Monday, September 21, 2009

The Inherent Rhythm of Language

The other day a lady friend of mine brought a new poem to a workshop we both attend. Her poem surprised me because it was not in her usual style, longer lines with almost no sense of a cohesive rhythm. This time she had done something completely different.

Not only were the lines short, almost all the same length, but she had marked (and left those marks on the page inadvertently) each line with the number of syllables she had used. Most lines were four syllables, with the occasional use of five or three.



Now I'm not one to advocate counting syllables in poetry instead of using and playing with established rhythms, but in this case it worked. It helped that she used a four syllable line, most usually of two words; in English it seems difficult to put four syllables together without ending up with an iambic dimeter or a close variation thereof with a trochee or spondee. There seems to be no way a unit of four syllables can stand without at least one, and more comfortably two stresses. And this becomes a natural iambic rhythm, pleasing to the ear and to the mind.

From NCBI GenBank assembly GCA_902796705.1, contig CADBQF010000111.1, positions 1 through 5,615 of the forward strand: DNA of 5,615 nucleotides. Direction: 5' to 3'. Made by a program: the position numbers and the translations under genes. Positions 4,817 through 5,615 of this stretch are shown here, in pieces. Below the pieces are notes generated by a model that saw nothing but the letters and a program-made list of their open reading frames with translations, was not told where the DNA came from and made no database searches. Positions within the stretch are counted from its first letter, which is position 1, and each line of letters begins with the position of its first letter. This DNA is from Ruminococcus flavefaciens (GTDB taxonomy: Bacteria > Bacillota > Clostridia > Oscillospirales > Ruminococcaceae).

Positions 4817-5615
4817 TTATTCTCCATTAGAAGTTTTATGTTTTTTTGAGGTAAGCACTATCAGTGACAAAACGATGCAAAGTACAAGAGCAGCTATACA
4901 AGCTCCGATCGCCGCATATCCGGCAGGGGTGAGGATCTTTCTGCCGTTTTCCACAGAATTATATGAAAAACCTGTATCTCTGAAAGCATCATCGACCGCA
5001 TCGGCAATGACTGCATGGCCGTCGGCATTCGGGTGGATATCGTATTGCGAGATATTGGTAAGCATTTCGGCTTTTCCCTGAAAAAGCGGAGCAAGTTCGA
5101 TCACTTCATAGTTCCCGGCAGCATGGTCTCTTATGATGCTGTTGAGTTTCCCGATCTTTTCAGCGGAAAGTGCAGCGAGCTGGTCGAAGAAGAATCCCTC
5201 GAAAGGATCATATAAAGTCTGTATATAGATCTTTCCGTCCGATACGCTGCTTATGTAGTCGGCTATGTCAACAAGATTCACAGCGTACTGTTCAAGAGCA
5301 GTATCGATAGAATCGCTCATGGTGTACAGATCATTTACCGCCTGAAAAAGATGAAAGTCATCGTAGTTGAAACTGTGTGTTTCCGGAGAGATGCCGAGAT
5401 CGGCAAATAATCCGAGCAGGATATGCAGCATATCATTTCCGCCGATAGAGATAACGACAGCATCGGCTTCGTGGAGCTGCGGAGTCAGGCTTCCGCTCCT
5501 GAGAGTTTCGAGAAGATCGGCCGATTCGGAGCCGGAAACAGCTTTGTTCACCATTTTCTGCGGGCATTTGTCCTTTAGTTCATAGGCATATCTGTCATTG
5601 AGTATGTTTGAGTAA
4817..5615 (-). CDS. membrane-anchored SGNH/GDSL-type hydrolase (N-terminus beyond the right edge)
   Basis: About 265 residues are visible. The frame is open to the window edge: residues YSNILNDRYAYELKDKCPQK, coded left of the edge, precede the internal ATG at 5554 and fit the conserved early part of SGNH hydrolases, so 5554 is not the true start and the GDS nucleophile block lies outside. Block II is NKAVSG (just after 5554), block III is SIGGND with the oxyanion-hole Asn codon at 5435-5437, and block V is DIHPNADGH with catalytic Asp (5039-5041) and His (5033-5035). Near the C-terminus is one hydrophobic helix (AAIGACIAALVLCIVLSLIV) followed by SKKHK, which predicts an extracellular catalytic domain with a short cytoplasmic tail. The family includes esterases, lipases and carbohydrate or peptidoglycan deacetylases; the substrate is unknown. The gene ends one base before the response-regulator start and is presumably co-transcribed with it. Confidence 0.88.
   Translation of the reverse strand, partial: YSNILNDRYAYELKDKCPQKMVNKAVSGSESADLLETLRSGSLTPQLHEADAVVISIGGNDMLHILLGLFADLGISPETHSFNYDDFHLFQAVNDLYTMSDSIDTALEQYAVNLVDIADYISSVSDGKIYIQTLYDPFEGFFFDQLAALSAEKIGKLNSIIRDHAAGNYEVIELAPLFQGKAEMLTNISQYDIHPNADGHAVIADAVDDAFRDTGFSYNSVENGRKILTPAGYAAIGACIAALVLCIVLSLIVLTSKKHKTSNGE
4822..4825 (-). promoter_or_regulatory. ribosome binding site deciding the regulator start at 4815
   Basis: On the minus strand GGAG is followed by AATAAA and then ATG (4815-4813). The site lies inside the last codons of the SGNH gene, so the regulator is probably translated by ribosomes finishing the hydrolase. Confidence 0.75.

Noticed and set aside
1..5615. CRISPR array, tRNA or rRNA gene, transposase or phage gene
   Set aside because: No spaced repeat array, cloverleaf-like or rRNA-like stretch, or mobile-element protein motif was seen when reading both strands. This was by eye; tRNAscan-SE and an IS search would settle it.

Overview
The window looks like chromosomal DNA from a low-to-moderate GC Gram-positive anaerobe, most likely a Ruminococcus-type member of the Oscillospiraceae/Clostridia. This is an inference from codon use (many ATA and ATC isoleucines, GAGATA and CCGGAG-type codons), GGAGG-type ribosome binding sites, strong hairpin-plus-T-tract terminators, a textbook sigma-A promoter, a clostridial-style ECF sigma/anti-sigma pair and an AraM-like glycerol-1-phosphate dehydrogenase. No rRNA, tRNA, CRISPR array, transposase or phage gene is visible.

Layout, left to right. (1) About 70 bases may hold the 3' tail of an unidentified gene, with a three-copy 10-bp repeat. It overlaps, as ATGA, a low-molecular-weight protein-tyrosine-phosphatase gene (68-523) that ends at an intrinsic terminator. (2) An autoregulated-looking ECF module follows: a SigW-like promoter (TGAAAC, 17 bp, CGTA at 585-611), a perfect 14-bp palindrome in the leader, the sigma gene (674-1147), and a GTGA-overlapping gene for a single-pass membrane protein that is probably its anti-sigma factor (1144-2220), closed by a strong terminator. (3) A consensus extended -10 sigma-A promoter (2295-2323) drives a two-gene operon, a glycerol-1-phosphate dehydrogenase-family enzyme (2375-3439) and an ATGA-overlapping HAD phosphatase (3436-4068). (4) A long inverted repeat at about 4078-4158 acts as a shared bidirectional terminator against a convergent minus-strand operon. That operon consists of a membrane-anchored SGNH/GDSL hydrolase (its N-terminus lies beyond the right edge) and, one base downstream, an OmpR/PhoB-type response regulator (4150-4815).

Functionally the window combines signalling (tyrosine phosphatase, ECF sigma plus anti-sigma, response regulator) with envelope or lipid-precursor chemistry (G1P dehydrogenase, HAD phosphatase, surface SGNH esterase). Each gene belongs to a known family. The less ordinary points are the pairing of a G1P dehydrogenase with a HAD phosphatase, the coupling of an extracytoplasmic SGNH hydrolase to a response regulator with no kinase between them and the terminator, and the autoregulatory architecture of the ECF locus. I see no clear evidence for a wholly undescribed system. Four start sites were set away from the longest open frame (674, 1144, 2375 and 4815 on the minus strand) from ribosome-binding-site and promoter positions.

This started me reflecting on the natural rhythms of languages, especially Indo-European languages with which I'm familiar. For me, iambic feels so right for English, (much more so than for Old English and even Middle English.) daDUM daDUM daDUM daDUM seems to roll so fluently from the throat. On the other hand, German, Dutch, etc. seem to come into being as a stream of trochees: DUMda DUMda DUMda DUMda.
French, again, has another and separate rhythm pattern expressed (to my ear) in anapests, dadaDUM dadaDUM dadaDUM dadaDUM (see Gilles Vigneault's "Mon pays ce n'est pas un pays c'est l'hiver.") The foot my ear finds most often in the Italian language, and I believe also in Spanish, is amphibrachic, with the stress on the penultimate of a three syllable foot, daDUMda daDUMda daDUMda daDUMda.


Ah, marvel at the subtle intricacies of the rhythms of language! Truly it is a reflection of the music of the spheres, the sound of all things working and singing together!

1 comment:

annaken said...

Interesting comment on your lady friend's poetry in general! Lucky for her, you at least liked one of them!